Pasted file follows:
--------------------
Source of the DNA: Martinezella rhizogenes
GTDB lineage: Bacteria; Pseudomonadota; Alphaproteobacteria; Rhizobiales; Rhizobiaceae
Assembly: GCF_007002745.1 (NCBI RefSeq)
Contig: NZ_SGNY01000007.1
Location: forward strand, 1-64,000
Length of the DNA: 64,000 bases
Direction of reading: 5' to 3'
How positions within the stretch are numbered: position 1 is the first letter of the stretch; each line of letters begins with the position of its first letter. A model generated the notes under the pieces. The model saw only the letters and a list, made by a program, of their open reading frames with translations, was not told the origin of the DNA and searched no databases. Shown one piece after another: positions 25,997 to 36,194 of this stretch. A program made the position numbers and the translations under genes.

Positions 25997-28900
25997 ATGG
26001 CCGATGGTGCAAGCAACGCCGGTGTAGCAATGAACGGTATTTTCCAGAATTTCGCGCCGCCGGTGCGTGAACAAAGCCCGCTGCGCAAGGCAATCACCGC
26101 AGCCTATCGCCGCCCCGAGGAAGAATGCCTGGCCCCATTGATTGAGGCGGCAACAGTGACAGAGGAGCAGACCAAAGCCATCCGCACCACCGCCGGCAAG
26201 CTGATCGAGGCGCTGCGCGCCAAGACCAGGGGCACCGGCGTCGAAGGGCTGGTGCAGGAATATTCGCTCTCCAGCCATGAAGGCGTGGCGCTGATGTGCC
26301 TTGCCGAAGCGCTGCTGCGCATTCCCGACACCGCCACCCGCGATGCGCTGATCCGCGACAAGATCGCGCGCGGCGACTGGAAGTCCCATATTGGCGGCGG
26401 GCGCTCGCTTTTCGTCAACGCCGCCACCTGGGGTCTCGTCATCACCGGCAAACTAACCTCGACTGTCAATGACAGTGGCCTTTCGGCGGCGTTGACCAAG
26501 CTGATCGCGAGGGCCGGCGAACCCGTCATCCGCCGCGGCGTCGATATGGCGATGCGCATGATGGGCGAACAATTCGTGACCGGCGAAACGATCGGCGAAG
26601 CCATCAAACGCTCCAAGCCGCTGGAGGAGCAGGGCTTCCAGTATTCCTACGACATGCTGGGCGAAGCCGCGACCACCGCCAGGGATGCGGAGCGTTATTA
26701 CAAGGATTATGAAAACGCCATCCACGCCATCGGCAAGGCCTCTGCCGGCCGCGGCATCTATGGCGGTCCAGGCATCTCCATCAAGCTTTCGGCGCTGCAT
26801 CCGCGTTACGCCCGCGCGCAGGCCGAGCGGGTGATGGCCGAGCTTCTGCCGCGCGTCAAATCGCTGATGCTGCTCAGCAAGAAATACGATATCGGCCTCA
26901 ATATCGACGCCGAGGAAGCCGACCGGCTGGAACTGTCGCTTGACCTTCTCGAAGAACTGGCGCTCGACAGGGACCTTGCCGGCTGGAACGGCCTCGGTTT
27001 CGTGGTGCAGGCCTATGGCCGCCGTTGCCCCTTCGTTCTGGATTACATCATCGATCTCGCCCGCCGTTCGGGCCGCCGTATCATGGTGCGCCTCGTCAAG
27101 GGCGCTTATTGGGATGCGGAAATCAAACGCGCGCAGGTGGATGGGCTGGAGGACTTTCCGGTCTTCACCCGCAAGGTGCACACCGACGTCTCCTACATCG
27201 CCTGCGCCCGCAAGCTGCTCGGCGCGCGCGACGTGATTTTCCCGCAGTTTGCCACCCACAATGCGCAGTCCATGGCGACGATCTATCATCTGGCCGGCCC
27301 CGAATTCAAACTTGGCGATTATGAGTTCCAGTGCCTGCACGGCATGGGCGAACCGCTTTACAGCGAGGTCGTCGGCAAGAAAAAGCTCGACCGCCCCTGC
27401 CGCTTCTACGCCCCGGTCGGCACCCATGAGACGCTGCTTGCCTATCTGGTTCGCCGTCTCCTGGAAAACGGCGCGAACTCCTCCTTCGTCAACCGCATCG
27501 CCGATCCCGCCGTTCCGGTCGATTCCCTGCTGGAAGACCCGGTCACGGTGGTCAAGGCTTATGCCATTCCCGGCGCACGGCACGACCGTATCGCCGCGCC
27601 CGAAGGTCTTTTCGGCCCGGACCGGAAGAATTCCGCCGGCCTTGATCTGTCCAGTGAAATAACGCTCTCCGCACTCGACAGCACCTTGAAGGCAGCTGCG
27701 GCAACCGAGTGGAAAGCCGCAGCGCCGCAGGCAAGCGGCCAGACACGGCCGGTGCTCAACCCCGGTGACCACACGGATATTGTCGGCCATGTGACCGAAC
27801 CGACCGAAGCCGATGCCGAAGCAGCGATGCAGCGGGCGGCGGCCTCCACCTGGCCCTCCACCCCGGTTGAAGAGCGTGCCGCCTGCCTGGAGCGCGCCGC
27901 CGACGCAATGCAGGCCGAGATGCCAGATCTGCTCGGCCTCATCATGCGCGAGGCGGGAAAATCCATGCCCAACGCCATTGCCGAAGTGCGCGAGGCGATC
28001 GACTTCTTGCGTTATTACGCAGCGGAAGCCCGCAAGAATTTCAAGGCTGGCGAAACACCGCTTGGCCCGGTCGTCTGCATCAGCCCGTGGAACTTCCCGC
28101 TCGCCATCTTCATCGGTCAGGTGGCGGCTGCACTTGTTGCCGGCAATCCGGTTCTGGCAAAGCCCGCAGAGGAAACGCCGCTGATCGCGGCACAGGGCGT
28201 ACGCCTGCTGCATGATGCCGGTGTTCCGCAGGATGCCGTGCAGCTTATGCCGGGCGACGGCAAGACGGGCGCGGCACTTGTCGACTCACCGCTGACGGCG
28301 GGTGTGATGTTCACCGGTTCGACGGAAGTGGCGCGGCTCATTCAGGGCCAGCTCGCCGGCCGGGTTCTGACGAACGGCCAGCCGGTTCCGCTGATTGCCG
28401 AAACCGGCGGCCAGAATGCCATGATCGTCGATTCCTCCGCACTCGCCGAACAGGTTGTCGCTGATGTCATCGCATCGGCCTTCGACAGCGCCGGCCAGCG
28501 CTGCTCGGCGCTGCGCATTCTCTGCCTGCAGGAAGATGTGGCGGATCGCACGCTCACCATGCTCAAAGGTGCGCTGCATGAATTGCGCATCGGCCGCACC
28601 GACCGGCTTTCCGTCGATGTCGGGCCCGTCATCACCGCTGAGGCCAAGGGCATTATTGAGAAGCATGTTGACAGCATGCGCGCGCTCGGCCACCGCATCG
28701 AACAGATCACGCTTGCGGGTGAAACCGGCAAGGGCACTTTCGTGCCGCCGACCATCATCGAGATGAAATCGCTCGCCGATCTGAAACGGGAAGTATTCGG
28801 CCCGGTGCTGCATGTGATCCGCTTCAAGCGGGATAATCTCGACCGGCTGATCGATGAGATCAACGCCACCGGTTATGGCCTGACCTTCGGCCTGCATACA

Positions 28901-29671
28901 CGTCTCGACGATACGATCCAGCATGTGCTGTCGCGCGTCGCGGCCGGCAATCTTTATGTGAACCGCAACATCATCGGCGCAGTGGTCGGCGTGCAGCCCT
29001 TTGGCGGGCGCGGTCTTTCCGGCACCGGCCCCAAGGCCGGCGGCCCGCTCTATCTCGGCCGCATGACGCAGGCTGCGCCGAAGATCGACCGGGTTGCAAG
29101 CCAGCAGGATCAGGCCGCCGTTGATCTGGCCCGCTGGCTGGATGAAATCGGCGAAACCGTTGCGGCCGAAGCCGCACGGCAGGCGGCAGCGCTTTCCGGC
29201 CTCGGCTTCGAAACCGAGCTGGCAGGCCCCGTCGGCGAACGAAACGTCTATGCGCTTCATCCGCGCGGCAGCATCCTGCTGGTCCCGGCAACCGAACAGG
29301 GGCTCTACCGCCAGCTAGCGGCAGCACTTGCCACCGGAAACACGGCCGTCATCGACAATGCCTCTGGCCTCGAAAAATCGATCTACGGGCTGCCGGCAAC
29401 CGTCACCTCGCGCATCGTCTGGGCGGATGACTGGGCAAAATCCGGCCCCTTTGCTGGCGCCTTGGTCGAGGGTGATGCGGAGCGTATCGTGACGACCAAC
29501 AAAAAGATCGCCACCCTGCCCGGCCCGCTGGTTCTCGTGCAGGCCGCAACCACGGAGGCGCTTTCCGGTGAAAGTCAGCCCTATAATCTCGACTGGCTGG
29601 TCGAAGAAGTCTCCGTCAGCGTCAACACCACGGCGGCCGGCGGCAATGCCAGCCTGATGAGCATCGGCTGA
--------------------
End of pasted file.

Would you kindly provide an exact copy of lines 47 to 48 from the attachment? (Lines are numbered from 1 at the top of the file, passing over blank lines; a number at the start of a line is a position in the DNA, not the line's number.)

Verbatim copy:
29501 AAAAAGATCGCCACCCTGCCCGGCCCGCTGGTTCTCGTGCAGGCCGCAACCACGGAGGCGCTTTCCGGTGAAAGTCAGCCCTATAATCTCGACTGGCTGG
29601 TCGAAGAAGTCTCCGTCAGCGTCAACACCACGGCGGCCGGCGGCAATGCCAGCCTGATGAGCATCGGCTGA